By Dr. Stephanie Brazus
Riverview Health Physicians OB/GYN
You’re home now and most of your questions about your newborn have been covered. But what about what’s going on with you—and your body? And what about your emotions? Here are the answers to a few key questions new moms may have…
Q: How much bleeding is OK after delivery of a baby?
A: It is normal for your bleeding to pick up seven to 10 days after your delivery. Some bleeding is normal for up to six weeks following birth. Known as lochia, this bleeding is part of the natural cleansing process of the uterus. The lochia will continue to taper off before it stops in roughly two to six weeks after the birth.
Note: If you feel lightheaded, may pass out or any large clots appear, seek emergency medical help. You could be experiencing a postpartum hemorrhage, which is a medical emergency that requires immediate care.
Q: How do I know if my feelings are normal or postpartum depression?
A: First, know that you’re not alone. Hormonal changes after childbirth affect most women. Common symptoms include mood swings, sadness, crying and restless sleep patterns. Generally, these feelings start to fade about 10 days or so after delivery.
But if you don’t feel better by getting help with the baby and housework, getting more sleep, eating better or doing some light exercise, talk to your healthcare provider immediately so he or she can tell if you have postpartum depression, a serious condition that needs medical treatment to get better. In fact, if you’re at all concerned about your ongoing feelings, reach out to your healthcare provider who can offer the support, information and medical care you need to feel better.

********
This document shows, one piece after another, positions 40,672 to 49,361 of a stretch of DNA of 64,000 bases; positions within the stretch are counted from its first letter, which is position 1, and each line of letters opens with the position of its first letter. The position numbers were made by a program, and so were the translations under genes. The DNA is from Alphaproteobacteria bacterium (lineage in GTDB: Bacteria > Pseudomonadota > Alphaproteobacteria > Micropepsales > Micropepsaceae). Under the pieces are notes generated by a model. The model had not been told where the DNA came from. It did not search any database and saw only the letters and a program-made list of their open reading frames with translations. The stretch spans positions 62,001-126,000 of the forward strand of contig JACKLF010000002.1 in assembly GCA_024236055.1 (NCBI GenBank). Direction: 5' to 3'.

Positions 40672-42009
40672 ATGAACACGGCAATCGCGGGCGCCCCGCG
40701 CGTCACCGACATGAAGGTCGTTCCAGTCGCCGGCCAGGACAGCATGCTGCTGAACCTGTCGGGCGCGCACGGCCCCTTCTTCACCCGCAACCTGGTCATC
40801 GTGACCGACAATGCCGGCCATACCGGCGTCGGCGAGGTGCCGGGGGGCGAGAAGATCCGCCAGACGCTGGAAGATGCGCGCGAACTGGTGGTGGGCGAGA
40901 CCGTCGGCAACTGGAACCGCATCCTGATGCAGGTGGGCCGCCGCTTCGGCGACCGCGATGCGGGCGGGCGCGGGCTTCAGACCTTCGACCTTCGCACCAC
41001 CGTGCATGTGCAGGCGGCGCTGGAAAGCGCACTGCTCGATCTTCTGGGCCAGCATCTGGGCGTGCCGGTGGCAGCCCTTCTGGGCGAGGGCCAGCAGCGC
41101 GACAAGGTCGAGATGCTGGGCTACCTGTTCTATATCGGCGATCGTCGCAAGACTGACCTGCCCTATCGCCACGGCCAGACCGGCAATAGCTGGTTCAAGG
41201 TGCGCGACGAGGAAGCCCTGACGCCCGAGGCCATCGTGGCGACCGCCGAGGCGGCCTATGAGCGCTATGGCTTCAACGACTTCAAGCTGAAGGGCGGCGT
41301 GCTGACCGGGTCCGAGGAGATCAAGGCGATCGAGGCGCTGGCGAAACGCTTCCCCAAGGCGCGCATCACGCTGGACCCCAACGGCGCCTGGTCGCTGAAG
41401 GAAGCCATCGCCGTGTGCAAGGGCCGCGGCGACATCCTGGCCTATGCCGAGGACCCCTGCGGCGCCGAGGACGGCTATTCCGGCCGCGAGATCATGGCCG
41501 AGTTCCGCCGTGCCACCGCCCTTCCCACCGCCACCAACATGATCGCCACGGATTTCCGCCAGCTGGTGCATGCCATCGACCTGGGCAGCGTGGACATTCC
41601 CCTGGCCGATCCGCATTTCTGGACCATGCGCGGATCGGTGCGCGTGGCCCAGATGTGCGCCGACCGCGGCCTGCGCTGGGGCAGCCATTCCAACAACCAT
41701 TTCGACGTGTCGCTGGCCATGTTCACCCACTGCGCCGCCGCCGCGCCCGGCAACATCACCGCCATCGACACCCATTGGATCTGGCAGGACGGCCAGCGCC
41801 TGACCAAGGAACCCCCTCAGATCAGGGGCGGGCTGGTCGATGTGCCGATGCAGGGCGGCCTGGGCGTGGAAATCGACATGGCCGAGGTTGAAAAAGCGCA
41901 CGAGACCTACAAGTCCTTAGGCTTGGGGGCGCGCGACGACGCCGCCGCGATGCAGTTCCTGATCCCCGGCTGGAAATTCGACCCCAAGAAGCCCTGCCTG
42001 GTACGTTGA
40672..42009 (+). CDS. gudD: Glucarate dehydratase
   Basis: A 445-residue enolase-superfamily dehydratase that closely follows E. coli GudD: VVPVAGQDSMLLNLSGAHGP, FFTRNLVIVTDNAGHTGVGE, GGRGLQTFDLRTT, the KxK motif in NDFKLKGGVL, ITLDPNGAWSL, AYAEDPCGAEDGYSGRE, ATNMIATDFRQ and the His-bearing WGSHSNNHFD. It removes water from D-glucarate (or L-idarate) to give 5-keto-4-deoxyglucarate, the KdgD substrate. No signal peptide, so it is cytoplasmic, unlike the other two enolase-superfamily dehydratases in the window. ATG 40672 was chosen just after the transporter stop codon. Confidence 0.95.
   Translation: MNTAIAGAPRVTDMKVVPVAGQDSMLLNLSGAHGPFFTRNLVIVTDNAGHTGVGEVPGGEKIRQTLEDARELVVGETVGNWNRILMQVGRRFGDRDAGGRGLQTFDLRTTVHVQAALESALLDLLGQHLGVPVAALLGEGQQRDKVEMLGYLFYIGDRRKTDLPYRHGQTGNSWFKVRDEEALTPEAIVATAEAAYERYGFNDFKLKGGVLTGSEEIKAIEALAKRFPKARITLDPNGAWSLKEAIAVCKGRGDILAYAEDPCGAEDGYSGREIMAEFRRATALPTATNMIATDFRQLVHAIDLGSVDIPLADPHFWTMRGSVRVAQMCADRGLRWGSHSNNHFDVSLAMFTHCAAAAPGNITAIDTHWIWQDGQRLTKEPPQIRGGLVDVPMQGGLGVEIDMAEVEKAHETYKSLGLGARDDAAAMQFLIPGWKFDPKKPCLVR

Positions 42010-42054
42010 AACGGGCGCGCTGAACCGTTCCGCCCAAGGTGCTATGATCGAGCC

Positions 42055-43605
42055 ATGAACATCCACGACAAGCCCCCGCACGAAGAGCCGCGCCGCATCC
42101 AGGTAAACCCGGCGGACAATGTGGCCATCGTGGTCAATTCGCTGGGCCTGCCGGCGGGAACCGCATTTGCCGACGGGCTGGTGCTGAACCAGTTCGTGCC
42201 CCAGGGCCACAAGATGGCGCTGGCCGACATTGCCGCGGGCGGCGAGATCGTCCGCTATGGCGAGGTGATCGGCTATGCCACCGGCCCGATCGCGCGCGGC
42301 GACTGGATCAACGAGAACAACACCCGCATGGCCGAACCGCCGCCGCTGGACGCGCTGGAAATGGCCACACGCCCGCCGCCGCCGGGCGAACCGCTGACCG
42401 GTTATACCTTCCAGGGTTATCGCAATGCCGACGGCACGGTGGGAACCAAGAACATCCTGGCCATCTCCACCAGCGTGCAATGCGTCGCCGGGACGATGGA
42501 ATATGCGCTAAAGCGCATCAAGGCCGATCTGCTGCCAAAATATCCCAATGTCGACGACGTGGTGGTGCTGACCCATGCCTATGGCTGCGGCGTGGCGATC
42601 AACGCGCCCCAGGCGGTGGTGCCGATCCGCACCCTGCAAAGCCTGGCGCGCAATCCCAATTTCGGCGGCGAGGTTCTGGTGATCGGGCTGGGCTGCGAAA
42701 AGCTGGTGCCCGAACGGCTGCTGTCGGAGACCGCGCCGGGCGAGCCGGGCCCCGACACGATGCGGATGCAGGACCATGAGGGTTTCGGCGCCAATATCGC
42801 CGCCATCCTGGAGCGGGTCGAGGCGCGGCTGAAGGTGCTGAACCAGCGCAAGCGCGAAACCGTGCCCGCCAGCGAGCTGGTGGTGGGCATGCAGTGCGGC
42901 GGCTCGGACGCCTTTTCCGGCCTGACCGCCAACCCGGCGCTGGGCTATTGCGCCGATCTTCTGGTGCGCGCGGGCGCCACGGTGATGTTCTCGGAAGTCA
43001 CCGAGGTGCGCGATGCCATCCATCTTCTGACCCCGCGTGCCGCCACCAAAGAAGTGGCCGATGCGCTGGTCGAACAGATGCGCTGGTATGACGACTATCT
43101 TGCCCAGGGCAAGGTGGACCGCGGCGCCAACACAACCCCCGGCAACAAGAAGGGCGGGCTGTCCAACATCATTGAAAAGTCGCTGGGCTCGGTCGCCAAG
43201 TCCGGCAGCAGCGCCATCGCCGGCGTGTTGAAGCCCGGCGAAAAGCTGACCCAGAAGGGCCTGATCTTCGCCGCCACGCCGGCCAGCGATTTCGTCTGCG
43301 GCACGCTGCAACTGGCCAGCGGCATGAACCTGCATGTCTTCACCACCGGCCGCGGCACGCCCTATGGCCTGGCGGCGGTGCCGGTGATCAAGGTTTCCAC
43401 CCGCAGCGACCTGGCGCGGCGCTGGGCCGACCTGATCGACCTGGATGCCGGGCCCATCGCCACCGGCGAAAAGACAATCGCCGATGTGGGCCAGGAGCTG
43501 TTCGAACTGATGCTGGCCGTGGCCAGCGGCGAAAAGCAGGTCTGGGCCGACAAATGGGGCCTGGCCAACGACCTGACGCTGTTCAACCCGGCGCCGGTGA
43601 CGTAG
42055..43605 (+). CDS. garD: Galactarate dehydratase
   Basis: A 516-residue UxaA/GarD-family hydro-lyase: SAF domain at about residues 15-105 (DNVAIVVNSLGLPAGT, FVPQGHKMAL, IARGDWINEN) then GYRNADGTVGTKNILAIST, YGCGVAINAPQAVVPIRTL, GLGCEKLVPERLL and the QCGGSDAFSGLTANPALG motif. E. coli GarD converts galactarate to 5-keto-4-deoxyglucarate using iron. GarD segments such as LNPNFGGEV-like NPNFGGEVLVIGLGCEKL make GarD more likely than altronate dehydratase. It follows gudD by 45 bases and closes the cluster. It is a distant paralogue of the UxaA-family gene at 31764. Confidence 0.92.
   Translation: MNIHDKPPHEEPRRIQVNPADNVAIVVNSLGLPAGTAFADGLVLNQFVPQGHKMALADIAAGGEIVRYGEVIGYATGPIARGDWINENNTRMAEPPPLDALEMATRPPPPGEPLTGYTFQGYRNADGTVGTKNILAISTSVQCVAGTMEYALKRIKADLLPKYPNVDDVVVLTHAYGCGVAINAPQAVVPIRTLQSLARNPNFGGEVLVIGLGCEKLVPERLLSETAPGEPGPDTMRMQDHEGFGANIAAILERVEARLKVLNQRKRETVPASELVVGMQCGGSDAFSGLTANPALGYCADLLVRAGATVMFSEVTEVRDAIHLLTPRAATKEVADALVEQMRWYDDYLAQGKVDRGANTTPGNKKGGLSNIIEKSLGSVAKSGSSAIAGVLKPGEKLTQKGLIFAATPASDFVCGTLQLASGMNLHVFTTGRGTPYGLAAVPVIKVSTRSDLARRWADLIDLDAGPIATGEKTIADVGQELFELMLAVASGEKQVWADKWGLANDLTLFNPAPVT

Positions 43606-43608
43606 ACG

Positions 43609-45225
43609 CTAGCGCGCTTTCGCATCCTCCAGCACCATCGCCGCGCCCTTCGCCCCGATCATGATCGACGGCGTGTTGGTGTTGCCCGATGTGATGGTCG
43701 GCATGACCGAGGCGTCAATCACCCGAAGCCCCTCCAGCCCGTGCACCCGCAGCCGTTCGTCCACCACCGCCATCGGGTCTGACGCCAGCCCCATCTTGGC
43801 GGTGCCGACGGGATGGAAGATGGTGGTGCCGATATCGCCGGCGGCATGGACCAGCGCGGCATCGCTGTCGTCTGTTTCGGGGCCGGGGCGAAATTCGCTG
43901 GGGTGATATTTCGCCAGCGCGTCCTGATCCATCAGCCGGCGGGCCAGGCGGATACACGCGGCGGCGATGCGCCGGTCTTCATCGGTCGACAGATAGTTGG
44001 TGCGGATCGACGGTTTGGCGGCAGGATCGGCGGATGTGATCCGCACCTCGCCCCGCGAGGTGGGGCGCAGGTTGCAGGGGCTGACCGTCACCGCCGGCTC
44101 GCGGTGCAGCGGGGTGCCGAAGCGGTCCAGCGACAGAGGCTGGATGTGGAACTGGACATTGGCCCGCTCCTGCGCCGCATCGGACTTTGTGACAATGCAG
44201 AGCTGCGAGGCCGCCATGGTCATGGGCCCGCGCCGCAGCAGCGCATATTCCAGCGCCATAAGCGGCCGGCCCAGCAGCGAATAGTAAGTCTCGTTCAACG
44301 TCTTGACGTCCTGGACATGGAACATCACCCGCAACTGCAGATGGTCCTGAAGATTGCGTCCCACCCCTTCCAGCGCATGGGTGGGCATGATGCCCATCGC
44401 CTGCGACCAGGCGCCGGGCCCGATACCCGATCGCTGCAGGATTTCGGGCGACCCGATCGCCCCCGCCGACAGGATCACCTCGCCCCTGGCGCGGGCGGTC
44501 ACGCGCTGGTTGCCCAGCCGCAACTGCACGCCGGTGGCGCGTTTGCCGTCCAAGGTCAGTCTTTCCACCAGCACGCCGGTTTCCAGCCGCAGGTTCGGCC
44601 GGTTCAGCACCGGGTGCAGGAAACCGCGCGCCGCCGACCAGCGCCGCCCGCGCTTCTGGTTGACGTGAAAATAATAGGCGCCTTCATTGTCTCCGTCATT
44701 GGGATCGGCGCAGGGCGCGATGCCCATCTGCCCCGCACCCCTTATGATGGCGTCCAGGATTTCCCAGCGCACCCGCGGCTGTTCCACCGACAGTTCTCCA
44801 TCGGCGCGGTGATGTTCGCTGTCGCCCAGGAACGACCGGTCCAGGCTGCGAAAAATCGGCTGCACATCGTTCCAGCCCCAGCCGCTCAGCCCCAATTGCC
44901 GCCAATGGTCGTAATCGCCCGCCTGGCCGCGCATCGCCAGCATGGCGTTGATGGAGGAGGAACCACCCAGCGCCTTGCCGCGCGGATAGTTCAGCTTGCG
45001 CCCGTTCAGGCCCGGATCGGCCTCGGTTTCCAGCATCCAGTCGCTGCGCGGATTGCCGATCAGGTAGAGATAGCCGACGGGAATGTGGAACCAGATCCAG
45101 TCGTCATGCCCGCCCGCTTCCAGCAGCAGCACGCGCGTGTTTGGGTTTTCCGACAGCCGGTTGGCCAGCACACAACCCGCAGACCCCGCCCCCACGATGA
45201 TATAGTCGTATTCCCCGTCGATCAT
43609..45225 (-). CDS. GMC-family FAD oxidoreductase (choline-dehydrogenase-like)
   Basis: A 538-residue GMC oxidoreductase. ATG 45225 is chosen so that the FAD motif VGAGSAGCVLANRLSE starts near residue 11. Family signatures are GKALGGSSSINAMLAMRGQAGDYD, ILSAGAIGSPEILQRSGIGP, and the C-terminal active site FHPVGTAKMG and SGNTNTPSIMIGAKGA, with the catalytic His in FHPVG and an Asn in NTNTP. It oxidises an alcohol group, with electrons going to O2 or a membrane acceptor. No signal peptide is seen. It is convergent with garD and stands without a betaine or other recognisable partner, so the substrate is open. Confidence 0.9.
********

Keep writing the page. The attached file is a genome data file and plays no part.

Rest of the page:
We also offer a support group for pregnant or new moms that provides a supportive, understanding and non-judgmental environment where women can encourage and help each other adjust to the changes in their lives.
Q: When can I resume sexual intercourse?
A: Most health practitioners discourage women from having sex within the first six weeks after childbirth, as genital organs usually haven’t fully healed, and you can get pregnant during this time.
Note: The healing process varies. Even though a woman might be physically ready, the dramatic shifts in hormones may decrease your interest in sex. Take your time and be sure to talk to your partner about how you are feeling.
These are just a few of the many questions new mothers may have after giving birth. Chances are, there will be many people in your life who will have opinions to share. Your best bet: Talk to your healthcare provider who has the knowledge—and experience—to give you the advice and medical guidance that’s just right for you.
Sources: Womenshealth.gov, BabyCenter.com, Pregnancy.org